Percy Boateng, MD
Director, Residency Training Program
Department of Cardiovascular Surgery
Icahn School of Medicine at Mount Sinai
Mitral Valve Repair Reference Center
Percy Boateng, MD, is an Associate Professor in Cardiovascular Surgery at the Icahn School of Medicine at Mount Sinai. He specializes in minimally invasive valve repair, coronary revascularization, heart transplantation and circulatory assist devices. Dr. Percy Boateng joined Mount Sinai in 2012 as a Senior Clinical Fellow working with Dr. David Adams. Under the expert guidance of Dr. Adams, he has acquired further specialization in complex mitral valve repair using less invasive techniques.
Prior to joining Mount Sinai, Dr. Boateng was an Assistant Professor at Drexel University College of Medicine in Philadelphia. While at Drexel his clinical practice encompassed all aspects of adult cardiac surgery and general thoracic surgery with a special emphasis on beating heart coronary revascularization, heart transplantation and mechanical circulatory assist devices for heart failure.
Dr. Boateng obtained his Bachelor of Science degree from Howard University in 1994 and graduated from the University of Maryland Medical School in Baltimore in 1998. He completed his general surgery residency at the University of Maryland Medical Center from 1998- 2003 and a cardiothoracic fellowship at Hahnemann Hospital in Philadelphia from 2003 -2006.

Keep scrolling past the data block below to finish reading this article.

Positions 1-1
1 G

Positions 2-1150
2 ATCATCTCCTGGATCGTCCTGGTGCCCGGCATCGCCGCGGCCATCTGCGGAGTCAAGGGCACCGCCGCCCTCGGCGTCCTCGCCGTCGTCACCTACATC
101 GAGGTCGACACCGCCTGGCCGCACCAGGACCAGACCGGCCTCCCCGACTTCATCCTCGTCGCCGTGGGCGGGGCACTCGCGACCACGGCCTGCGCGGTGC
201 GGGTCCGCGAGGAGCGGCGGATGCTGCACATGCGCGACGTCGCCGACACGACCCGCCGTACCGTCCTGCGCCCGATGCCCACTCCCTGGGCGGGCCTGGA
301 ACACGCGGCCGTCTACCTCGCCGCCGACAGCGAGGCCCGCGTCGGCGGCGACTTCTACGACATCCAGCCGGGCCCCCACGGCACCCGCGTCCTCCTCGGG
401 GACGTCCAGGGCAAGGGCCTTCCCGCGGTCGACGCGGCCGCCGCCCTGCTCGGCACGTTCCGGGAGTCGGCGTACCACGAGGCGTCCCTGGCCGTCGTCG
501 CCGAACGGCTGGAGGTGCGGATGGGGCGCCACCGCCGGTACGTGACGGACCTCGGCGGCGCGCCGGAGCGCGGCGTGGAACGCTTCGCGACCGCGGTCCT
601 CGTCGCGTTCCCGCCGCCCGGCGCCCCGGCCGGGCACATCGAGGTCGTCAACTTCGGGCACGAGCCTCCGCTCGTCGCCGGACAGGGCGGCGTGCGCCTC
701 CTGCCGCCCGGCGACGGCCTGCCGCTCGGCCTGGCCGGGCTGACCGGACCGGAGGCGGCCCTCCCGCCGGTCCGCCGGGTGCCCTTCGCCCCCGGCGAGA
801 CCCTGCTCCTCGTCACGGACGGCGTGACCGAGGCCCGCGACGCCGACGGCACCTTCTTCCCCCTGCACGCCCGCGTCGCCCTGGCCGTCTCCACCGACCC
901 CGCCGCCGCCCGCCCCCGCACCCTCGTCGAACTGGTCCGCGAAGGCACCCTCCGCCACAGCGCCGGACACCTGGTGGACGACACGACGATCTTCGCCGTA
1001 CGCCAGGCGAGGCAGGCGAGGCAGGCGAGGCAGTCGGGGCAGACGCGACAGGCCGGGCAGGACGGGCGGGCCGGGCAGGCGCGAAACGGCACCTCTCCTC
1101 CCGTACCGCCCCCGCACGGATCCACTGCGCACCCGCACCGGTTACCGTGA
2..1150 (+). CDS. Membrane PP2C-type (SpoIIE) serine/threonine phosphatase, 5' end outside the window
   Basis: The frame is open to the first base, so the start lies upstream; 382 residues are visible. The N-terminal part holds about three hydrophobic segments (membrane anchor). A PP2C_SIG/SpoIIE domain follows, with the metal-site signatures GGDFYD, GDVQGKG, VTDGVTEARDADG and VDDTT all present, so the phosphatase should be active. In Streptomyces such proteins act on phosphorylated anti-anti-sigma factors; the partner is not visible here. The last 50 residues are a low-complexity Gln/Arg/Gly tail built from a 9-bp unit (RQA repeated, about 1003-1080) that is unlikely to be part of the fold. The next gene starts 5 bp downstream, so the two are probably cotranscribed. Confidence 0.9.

Dr. Percy Boateng is Board Certified in Cardiothoracic Surgery and General Surgery.
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Dr. Boateng did not report having any of the following types of financial relationships with industry during 2015 and/or 2016: consulting, scientific advisory board, industry-sponsored lectures, service on Board of Directors, participation on industry-sponsored committees, equity ownership valued at greater than 5% of a publicly traded company or any value in a privately held company. Please note that this information may differ from information posted on corporate sites due to timing or classification differences.
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John B. New York
So now, here I am, doing the things that I love to do. I feel great. The results couldn’t have been better, and I’m looking forward to spending more time doing these things, and spending time with my family and friends during my retirement. ”Read Story
Impact of mitral valve repair on the Pickelhaube sign.Menachem M Weiner, MD, Percy Boateng, MD, Dimosthenis Pandis, MD, Marc A Miller, MD, David H Adams, MD